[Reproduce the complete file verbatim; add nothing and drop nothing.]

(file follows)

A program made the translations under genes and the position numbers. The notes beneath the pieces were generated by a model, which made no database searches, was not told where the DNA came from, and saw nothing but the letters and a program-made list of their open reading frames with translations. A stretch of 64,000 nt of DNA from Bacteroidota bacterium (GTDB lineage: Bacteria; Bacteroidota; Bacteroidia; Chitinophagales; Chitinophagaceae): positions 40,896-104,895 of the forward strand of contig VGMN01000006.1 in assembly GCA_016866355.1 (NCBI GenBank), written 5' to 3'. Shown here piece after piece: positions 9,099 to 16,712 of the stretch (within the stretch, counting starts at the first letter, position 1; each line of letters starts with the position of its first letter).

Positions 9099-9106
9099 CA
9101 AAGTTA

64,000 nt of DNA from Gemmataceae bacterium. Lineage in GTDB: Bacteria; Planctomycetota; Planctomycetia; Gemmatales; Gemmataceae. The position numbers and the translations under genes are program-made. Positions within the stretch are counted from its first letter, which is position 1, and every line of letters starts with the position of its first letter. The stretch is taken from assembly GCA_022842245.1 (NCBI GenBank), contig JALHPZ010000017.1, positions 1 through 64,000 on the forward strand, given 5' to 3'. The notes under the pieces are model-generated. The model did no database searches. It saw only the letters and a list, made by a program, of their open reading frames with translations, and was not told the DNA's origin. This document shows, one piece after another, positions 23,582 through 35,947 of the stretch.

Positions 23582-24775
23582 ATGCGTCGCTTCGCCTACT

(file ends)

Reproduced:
A program made the translations under genes and the position numbers. The notes beneath the pieces were generated by a model, which made no database searches, was not told where the DNA came from, and saw nothing but the letters and a program-made list of their open reading frames with translations. A stretch of 64,000 nt of DNA from Bacteroidota bacterium (GTDB lineage: Bacteria; Bacteroidota; Bacteroidia; Chitinophagales; Chitinophagaceae): positions 40,896-104,895 of the forward strand of contig VGMN01000006.1 in assembly GCA_016866355.1 (NCBI GenBank), written 5' to 3'. Shown here piece after piece: positions 9,099 to 16,712 of the stretch (within the stretch, counting starts at the first letter, position 1; each line of letters starts with the position of its first letter).

Positions 9099-9106
9099 CA
9101 AAGTTA

64,000 nt of DNA from Gemmataceae bacterium. Lineage in GTDB: Bacteria; Planctomycetota; Planctomycetia; Gemmatales; Gemmataceae. The position numbers and the translations under genes are program-made. Positions within the stretch are counted from its first letter, which is position 1, and every line of letters starts with the position of its first letter. The stretch is taken from assembly GCA_022842245.1 (NCBI GenBank), contig JALHPZ010000017.1, positions 1 through 64,000 on the forward strand, given 5' to 3'. The notes under the pieces are model-generated. The model did no database searches. It saw only the letters and a list, made by a program, of their open reading frames with translations, and was not told the DNA's origin. This document shows, one piece after another, positions 23,582 through 35,947 of the stretch.

Positions 23582-24775
23582 ATGCGTCGCTTCGCCTACT